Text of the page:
Imvoto gets going

I’m really excited to be part of the Imvoto team, which is getting on with the task of improving the classroom experience. We will be rolling out an extended trial soon… watch this space!

IdeaTransform selects Imvoto amongst the prizes

Ruth recently participated in the IdeaTransform event at the Cambridge Judge Business School, a “boot camp” in which folks get together on Friday to pitch business ideas and take them forward over the weekend. Ruth selected the Imvoto team because of a good match of needs and the simple yet brilliant idea behind the pitch: using smartphones in the classroom to implement hard parts of Assessment for Learning.

Drupal module linktags to create consistent web links

Recently I have been working on a new website for a client who needed to display both internal and external URLs in a specific way, and also distinguish between, for example, a link to a webform and a link to a procedure. I realized that the majority of my problem would be fixed by a BBCode style “tag” which could be translated into appropriate markup by a filter. Thus the linktags module was born.

Tip: Rasterising Adobe Illustrator vector drawings

One of the things I do occasionally is make maps and similar drawings, and not infrequently these have to be saved as a bitmap file, although I create them as vectors. One of the irritating things about Illustrator is its poor handling of large pixel images, even on export, and so the largest vector plots I do (32k points square) won’t render.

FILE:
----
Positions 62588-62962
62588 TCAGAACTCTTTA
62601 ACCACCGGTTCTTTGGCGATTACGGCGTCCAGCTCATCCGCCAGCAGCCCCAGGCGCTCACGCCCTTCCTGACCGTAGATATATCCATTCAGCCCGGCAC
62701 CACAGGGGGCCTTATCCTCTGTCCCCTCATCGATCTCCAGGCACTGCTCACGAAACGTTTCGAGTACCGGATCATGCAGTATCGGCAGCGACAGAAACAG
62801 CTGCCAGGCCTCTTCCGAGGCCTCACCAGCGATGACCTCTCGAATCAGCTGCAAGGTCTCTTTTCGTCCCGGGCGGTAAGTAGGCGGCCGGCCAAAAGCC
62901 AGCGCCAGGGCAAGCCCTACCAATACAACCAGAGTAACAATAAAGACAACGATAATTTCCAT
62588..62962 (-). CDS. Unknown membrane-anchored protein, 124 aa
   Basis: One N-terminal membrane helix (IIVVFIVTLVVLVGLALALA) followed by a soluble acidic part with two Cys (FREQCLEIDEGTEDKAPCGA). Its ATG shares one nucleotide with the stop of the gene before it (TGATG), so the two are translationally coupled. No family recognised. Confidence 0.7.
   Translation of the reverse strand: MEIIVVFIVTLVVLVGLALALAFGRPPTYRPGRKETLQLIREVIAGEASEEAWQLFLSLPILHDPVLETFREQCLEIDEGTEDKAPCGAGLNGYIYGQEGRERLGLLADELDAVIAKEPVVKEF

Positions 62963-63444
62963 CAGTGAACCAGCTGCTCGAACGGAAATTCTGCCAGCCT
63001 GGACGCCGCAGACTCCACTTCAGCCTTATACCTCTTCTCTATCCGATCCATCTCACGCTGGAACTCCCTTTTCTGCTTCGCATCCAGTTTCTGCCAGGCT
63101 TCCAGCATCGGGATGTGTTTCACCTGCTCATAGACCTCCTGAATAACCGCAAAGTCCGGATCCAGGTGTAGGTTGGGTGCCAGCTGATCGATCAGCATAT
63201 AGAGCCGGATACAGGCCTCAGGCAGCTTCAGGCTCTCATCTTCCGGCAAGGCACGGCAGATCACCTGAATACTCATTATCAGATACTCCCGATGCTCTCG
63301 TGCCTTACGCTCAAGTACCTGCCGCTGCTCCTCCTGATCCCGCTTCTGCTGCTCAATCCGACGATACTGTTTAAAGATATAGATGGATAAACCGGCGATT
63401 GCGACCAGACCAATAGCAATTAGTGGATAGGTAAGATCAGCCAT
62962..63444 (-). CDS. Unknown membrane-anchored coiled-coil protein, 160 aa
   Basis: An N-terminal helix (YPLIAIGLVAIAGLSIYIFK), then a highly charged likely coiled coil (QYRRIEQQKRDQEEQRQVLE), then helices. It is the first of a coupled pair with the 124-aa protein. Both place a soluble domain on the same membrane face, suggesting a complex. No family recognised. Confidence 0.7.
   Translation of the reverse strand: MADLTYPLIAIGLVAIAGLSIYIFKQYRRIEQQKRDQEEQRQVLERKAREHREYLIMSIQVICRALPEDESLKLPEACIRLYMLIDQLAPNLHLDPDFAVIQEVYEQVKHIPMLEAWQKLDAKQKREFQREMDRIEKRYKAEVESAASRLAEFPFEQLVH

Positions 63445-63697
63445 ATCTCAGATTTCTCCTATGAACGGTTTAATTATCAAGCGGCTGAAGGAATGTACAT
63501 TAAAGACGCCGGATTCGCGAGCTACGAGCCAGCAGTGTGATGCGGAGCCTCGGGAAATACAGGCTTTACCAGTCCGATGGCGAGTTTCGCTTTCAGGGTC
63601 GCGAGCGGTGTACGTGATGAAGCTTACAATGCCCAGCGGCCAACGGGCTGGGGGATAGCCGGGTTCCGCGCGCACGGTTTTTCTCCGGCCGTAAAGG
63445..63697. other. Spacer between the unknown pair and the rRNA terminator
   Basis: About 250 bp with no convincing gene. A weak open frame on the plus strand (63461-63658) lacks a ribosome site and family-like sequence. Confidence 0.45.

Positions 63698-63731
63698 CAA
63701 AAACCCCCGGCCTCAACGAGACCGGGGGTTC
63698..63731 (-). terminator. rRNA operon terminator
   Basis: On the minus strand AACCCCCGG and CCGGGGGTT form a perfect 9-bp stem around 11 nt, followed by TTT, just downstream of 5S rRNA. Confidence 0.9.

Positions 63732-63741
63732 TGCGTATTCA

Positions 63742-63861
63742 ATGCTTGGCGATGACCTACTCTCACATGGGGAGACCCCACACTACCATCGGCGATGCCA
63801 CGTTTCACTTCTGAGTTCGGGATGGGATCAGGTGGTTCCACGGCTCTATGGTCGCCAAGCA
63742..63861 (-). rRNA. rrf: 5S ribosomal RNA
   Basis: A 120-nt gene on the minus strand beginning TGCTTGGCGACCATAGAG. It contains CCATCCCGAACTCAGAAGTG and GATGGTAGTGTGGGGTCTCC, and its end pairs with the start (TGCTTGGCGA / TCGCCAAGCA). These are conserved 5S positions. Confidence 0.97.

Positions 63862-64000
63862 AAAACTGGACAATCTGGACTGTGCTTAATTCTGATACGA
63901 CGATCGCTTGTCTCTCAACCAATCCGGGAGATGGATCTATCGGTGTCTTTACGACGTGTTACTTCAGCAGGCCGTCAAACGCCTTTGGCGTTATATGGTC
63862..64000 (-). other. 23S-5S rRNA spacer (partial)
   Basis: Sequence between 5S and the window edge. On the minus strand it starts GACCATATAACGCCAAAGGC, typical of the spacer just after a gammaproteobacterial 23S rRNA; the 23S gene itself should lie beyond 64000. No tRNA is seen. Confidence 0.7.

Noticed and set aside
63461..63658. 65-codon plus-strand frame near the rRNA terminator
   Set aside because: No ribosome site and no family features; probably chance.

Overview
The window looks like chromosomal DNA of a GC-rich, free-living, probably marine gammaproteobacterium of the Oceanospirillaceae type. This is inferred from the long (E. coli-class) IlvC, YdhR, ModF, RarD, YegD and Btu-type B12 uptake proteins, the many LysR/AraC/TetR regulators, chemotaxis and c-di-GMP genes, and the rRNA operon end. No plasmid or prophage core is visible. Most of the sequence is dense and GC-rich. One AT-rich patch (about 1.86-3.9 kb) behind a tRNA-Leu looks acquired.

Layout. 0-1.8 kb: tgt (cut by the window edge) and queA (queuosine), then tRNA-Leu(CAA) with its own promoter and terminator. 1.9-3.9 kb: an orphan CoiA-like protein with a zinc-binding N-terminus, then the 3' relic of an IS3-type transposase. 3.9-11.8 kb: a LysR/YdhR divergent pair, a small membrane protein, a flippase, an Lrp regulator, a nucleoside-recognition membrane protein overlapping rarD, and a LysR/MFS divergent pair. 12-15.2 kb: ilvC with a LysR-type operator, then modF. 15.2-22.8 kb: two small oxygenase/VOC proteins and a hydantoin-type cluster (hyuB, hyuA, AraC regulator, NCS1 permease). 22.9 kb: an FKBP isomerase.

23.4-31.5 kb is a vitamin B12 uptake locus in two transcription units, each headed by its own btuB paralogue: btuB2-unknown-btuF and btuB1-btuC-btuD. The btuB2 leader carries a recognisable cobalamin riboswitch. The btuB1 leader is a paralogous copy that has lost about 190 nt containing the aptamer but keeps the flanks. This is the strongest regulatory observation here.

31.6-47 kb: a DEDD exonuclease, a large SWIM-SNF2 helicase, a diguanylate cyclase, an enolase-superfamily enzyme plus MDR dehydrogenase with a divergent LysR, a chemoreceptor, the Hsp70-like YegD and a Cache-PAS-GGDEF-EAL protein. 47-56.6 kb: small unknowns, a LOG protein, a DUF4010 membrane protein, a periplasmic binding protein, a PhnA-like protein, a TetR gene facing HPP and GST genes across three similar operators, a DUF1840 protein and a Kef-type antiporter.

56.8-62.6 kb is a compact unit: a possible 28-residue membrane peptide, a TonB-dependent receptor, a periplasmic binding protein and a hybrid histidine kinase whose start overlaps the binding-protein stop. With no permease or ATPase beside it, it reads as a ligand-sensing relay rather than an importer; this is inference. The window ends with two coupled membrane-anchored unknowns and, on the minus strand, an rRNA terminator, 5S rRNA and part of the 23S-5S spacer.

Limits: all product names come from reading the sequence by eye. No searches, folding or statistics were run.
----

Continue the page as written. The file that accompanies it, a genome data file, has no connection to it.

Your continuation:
Backups: Tapes or Hard Disks?

If you do more with your PC than view things obtained from Steam or iTunes, it is important that you keep them safe somehow.

Why Create Websites with Drupal?

Back in the day”, you might say, “I created my site with Vi and was proud of it”. Well, I did. Can’t say I was proud, as such, just that the technology of the day was such that Vi was a perfectly usable tool (for those who knew how to use it) to build websites in. These days, I believe we have largely moved beyond hand-crafted web pages.

The Windows Recycle Bin

Things you delete using Windows Explorer (the normal My Computer window, a File open or File Save dialog, etc) on a local disk drive (and some but not all other programs) are not actually deleted but moved to a hidden directory on the same disk. The Recycle bin icon displays the contents of the folder for items you have deleted (note: if there is another account on the machine, and they delete things, those aren’t visible in your bin).
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